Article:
Underground comix was a realm of small-business entrepreneurialism in the 1970s, very rooted in personal relationships, a strange corner of publishing driven more by the interests of artists than editors or publishers, and distributed through a subterranean, often bordering on criminal, system connected with drug paraphernalia shops (the work itself could be and often was condemned by local officials as illegally obscene). It was thus the perfect, indeed only, space for cartooning voices as conventionally off-putting as Kominsky-Crumb’s to get published and distributed nationally, if not winning huge numbers of fans at first. She broke with the Wimmen’s Comix collective over the individuality of her feminism. She felt that her “sisters” were overly censorious about how she dressed and comported herself.

In a 2021 interview for my book on the history and creators of underground comix, Dirty Pictures, Kominsky-Crumb told me she felt pushed out by “feminist militancy that taken to its most extreme destroys the possibility of enjoying the difference between men and women. Being paid equally, treated with respect of course, I was very much feminist but wanted to create a life exactly as I wanted to, and for me that means having lots of sex partners, being free, and I also wanted to look sexy so I’d attract men….I never felt like a victim. I was choosing who I wanted to be with.” She felt this version of individualist feminism brought censorious wrath on her head from some of her fellow woman cartoonists.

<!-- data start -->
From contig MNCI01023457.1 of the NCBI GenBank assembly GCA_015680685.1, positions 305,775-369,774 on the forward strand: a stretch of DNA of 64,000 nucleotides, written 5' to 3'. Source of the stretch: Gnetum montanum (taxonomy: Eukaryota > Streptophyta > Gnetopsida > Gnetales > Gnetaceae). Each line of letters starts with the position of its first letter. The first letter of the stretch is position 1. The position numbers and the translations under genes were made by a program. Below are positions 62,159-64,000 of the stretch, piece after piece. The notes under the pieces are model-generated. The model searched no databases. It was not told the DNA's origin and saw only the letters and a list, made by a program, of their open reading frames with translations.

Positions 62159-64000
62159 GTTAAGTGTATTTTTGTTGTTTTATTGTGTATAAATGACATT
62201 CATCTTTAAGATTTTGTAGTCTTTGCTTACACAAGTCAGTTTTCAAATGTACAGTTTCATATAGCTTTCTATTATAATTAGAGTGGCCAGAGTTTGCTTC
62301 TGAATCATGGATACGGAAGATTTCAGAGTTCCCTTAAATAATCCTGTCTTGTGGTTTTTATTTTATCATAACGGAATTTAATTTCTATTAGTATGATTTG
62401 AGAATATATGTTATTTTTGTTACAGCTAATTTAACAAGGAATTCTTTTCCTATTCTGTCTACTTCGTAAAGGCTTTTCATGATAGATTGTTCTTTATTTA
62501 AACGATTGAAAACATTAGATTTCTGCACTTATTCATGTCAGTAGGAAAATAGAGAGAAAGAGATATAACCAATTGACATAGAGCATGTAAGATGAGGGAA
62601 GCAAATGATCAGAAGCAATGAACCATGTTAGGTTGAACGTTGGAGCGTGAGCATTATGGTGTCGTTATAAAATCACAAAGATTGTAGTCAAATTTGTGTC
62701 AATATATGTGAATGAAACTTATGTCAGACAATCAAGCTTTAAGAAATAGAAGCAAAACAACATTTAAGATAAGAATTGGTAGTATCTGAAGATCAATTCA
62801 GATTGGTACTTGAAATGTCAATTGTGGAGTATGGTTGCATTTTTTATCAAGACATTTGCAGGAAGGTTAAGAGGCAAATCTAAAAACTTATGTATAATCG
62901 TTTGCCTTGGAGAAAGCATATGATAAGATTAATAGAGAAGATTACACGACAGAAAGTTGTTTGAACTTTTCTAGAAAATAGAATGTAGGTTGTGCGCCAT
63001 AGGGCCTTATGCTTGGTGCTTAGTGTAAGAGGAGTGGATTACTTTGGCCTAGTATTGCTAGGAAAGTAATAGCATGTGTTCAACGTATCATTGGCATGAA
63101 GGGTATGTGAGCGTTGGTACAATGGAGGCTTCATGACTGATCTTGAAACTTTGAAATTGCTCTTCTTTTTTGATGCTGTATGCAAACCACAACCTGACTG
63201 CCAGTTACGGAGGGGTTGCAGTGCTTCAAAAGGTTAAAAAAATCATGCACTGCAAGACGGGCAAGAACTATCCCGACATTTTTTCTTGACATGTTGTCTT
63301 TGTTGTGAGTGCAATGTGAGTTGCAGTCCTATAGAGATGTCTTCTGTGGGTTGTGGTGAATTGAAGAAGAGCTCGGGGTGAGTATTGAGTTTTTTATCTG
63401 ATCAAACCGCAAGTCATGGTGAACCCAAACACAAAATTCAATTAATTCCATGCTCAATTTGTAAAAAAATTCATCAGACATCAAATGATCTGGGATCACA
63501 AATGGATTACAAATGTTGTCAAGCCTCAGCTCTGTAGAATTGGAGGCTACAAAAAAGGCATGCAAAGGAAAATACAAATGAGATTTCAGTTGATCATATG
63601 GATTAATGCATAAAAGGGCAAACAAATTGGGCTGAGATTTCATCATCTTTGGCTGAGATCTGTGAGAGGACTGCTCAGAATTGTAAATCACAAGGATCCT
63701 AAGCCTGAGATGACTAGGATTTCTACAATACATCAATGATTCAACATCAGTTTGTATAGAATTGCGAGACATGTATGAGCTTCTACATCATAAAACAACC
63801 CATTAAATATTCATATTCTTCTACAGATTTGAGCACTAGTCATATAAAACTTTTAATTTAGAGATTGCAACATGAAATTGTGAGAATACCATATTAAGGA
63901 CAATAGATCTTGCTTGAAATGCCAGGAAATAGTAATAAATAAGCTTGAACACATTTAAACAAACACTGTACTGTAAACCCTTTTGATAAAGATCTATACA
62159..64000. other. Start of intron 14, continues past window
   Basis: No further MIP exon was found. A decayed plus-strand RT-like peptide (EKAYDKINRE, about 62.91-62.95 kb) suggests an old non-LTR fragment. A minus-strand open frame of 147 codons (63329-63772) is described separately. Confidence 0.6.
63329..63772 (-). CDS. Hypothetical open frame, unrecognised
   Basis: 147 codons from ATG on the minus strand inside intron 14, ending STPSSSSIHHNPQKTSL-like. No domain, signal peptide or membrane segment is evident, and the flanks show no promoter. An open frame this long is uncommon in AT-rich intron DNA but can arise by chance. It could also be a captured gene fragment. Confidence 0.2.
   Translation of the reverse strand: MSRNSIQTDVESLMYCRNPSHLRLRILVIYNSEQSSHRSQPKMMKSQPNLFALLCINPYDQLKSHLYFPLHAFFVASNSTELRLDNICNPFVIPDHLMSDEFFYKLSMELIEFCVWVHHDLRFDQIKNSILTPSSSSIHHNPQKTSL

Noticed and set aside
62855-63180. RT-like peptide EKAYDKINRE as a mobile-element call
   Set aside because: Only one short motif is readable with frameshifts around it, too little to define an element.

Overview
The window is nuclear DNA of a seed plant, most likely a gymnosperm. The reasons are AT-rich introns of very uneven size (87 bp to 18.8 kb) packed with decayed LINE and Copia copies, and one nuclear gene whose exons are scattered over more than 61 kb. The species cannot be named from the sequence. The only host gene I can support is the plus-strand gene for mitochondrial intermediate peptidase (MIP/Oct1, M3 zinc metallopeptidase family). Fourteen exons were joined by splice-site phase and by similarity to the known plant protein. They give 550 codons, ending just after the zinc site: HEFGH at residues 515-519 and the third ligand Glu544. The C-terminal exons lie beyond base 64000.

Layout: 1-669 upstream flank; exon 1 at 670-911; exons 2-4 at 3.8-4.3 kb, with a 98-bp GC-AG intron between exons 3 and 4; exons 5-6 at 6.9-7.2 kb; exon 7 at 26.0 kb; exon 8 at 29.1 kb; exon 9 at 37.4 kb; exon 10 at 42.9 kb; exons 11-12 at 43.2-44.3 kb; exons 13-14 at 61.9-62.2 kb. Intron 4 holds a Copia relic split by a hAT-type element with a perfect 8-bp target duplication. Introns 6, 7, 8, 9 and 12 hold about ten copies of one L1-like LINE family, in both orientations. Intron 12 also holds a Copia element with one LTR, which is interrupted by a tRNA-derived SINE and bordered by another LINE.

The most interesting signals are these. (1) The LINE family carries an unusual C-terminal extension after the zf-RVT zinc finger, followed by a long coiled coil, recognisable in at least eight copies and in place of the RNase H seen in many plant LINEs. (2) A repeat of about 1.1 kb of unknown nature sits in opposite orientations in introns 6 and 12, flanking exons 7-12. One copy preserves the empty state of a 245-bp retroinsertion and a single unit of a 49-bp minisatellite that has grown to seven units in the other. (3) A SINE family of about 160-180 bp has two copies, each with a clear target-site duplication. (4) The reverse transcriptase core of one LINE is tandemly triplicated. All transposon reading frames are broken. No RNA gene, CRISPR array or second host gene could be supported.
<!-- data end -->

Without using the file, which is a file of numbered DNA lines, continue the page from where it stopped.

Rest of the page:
Through the 1970s and ’80s in various comix publications she drew her short, sharp, hilarious tales of mothers and daughters, lovers and husbands, food and body image, being American and being French (having moved to France in the early 1990s), all in a brash, knowing, zesty personal voice. (If you think you can literally “hear” her voice, especially knowing her Long Island Jewish background, you are probably right.) Her—not quite shameless, but certainly brazen—self-revelation through both laughs and tears was the godmother of later generations of pop storytelling showing women’s concerns with themselves and their relationships and sexuality that were knowingly direct and vulgar, such as Lena Dunham with her Girls and Phoebe Waller-Bridge with her Fleabag.